In the same way, I think I know more about the Bible than I do the Bible itself. I can tell you a lot about the theology that the Bible contains. I can tell you how and when the books of the Bible were compiled together. I can tell you who wrote what book of the Bible, when they wrote it, and the historical context in which they produced it. I can summarise the message of many of the books of the Bible. I can even tell you a lot about how to read it.

But the thing is, there are many people to whom I could teach a lot of the above things, but who know the Bible itself better than I do.

I don’t want to just know about the Word of God. I want to know the Word. I want to be intimately acquainted with the words of the Scriptures such that their exhortations frequently feature in my conversations with others, that God’s promises saturate my prayers, that his commandments are the meditations that form the backdrop of my mind. I want to be so familiar with the Word of God, that I have a verse to stand on for every situation I face, and another one to encourage my brother in every trial.

Such a knowledge is not the product of intelligence. It is the product of devotion.

Don’t preach against abortion if you’re not willing to help take care of abandoned children – and single mothers.

Don’t preach against corporate greed if you’re not willing to give your possessions to the poor.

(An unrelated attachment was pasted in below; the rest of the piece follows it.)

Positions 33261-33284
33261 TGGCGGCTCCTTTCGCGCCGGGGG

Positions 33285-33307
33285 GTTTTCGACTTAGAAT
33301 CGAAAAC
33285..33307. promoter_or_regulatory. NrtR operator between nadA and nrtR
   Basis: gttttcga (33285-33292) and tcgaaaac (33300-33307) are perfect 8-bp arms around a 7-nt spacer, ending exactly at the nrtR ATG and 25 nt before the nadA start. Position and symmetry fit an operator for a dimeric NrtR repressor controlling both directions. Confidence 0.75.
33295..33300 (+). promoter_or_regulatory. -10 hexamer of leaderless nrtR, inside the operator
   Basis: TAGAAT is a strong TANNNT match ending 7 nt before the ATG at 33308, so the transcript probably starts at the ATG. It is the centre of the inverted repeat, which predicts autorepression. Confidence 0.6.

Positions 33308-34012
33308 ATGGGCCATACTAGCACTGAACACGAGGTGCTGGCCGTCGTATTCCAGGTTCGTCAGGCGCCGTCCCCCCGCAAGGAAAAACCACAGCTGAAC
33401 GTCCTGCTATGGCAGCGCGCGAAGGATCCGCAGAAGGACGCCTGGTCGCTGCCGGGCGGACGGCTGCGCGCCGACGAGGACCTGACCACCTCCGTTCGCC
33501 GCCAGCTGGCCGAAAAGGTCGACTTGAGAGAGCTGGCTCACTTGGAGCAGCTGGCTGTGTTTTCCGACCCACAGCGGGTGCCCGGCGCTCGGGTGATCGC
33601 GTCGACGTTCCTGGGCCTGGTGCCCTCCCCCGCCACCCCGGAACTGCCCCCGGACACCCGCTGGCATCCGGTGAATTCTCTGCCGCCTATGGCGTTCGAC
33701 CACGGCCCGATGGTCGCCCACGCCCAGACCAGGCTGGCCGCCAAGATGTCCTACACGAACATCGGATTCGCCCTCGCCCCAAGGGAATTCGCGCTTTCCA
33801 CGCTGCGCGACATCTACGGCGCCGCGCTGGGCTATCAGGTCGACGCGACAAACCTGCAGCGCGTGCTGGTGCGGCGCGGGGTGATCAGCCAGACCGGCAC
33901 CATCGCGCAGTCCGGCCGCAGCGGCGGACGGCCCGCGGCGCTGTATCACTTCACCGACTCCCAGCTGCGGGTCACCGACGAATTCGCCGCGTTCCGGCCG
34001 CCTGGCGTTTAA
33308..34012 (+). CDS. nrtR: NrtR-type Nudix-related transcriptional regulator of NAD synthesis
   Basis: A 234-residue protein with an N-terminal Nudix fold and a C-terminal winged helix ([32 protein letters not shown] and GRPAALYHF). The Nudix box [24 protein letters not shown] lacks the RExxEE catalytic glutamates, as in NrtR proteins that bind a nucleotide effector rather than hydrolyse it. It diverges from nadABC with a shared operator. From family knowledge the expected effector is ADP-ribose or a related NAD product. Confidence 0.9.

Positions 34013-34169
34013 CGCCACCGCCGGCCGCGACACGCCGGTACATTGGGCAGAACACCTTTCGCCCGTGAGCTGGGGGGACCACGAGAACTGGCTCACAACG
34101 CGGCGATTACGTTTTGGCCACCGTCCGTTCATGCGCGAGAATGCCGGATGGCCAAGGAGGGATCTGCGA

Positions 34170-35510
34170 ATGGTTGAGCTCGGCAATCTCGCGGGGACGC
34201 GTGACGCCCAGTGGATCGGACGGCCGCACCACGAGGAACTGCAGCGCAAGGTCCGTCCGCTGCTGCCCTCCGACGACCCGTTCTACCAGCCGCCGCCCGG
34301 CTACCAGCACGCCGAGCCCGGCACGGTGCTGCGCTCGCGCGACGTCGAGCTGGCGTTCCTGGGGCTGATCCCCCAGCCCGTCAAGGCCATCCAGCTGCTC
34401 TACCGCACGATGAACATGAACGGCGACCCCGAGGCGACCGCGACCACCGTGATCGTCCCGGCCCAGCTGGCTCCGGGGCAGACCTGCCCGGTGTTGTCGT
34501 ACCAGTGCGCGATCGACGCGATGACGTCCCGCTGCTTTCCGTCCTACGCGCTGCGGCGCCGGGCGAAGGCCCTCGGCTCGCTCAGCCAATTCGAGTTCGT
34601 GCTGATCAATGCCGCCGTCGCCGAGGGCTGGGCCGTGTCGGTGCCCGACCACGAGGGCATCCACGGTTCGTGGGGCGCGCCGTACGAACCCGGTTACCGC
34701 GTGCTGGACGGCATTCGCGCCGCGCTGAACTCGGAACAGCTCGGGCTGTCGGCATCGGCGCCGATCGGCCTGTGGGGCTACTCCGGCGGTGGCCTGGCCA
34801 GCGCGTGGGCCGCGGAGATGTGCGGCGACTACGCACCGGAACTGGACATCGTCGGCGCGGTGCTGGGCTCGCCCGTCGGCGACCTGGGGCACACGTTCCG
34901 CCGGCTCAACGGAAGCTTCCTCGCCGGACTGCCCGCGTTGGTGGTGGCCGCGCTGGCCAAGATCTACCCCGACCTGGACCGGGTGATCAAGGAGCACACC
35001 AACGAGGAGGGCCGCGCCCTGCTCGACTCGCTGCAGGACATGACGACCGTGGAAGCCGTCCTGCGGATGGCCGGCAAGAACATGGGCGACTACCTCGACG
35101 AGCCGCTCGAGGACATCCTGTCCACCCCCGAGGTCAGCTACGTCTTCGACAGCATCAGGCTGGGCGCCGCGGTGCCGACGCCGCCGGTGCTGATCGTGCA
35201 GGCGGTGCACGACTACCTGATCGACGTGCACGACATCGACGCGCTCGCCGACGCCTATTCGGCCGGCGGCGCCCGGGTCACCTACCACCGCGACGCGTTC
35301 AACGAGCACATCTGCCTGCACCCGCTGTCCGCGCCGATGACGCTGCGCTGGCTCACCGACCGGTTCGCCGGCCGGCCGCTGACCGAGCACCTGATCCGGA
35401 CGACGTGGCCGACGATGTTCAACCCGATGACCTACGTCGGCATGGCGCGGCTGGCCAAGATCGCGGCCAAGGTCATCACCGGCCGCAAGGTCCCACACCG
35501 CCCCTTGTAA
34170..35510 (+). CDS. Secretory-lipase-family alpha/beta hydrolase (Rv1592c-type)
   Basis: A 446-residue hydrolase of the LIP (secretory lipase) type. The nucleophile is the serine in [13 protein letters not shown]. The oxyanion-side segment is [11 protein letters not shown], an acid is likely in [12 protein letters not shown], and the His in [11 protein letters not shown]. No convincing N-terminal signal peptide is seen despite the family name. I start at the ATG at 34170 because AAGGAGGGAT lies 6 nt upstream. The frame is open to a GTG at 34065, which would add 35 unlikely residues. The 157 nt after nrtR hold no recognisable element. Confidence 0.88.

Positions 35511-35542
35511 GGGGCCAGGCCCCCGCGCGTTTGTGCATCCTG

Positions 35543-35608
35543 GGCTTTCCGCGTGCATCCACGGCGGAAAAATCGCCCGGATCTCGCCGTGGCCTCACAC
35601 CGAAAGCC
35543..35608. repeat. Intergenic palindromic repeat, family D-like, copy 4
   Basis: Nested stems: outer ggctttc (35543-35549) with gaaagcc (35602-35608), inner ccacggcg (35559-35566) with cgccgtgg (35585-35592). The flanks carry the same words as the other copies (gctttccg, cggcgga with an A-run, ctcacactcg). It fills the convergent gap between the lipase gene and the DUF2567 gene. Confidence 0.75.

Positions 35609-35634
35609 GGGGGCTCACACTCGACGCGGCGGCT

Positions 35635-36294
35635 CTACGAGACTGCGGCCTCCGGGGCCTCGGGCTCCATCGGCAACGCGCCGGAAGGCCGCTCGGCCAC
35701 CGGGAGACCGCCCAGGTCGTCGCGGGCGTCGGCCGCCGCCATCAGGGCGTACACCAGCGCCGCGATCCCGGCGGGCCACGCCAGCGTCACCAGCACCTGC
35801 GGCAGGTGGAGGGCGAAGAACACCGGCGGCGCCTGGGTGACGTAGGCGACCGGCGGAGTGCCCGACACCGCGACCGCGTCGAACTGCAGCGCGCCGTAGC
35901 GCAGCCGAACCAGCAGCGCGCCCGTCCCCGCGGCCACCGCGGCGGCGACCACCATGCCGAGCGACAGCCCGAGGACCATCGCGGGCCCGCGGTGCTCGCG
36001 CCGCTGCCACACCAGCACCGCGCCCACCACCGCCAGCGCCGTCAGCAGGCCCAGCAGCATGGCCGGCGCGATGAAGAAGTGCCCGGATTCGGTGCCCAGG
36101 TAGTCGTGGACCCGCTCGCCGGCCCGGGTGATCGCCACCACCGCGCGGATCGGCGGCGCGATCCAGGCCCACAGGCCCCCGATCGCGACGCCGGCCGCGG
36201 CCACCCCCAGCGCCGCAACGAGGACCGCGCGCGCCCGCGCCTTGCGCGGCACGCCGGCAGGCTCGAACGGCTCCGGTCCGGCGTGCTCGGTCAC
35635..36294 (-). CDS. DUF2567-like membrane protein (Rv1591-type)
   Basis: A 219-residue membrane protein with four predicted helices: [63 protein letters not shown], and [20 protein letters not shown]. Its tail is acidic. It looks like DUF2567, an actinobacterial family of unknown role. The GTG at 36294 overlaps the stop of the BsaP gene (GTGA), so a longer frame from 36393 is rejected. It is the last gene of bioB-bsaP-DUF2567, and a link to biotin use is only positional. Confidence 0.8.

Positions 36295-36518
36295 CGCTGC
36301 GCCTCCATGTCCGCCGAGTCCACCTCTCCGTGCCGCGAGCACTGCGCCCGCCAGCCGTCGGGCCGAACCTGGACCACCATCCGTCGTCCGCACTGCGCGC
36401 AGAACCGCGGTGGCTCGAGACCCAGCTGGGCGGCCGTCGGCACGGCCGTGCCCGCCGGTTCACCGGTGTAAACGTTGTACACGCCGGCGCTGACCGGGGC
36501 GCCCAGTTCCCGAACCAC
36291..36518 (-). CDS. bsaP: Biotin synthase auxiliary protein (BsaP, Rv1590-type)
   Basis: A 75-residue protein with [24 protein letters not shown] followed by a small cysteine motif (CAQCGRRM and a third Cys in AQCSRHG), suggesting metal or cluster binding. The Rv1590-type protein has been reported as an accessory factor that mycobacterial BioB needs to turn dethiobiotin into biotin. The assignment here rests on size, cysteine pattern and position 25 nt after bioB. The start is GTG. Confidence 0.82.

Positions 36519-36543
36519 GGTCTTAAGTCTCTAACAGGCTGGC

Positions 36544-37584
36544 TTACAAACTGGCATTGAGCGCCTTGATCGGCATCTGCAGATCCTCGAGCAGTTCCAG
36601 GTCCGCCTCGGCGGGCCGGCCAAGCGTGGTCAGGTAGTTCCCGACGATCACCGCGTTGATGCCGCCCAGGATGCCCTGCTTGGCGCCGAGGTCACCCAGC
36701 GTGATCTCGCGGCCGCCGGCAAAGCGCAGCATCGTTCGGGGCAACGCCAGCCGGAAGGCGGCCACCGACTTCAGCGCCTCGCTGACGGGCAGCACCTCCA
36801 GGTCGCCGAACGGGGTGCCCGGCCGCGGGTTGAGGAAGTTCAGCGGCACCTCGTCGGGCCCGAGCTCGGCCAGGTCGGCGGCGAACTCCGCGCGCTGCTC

Don’t preach against homosexuality if you’re not willing to invest part of your life into befriending and encouraging gay individuals. On that note, don’t preach against homosexuality if you won’t also preach against all bullying inflicted on homosexuals.

And don’t preach about Hell if you’re not willing to put your life on the line to stop people going there.

C.S. Lewis on Death

Death is, in fact, what some modern people call ‘ambivalent’. It is Satan’s great weapon and also God’s great weapon: it is holy and unholy; our supreme disgrace and our only hope; the thing Christ came to conquer and the means by which He conquered.

C.S. Lewis, Miracles, Ch. 14, ‘The Grand Miracle’

On the Progressiveness of Science and Conservatism of Religion

We all know how often science and religion are pitted against each other. And it happens in so many ways. Various inherent differences are suggested between these two enterprises. They say that science appeals to reason while religion appeals to authority; science improves society while religion hinders society’s progression. We’ve all heard the fairy tales – you might not call them fairy tales, but I do. Anyway. There’s one particular difference that I commonly hear suggested as existing between science and religion, which I want to address here. And that is that science is inherently progressive, while religion is inherently stubborn or static.

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We have been taught to believe that world history turned its big corner in the late 18th Century with the birth of modern democracy and the rise of modern science.

The Christian claim is that world history turned its corner when Jesus came out of the tomb.

– N.T. Wright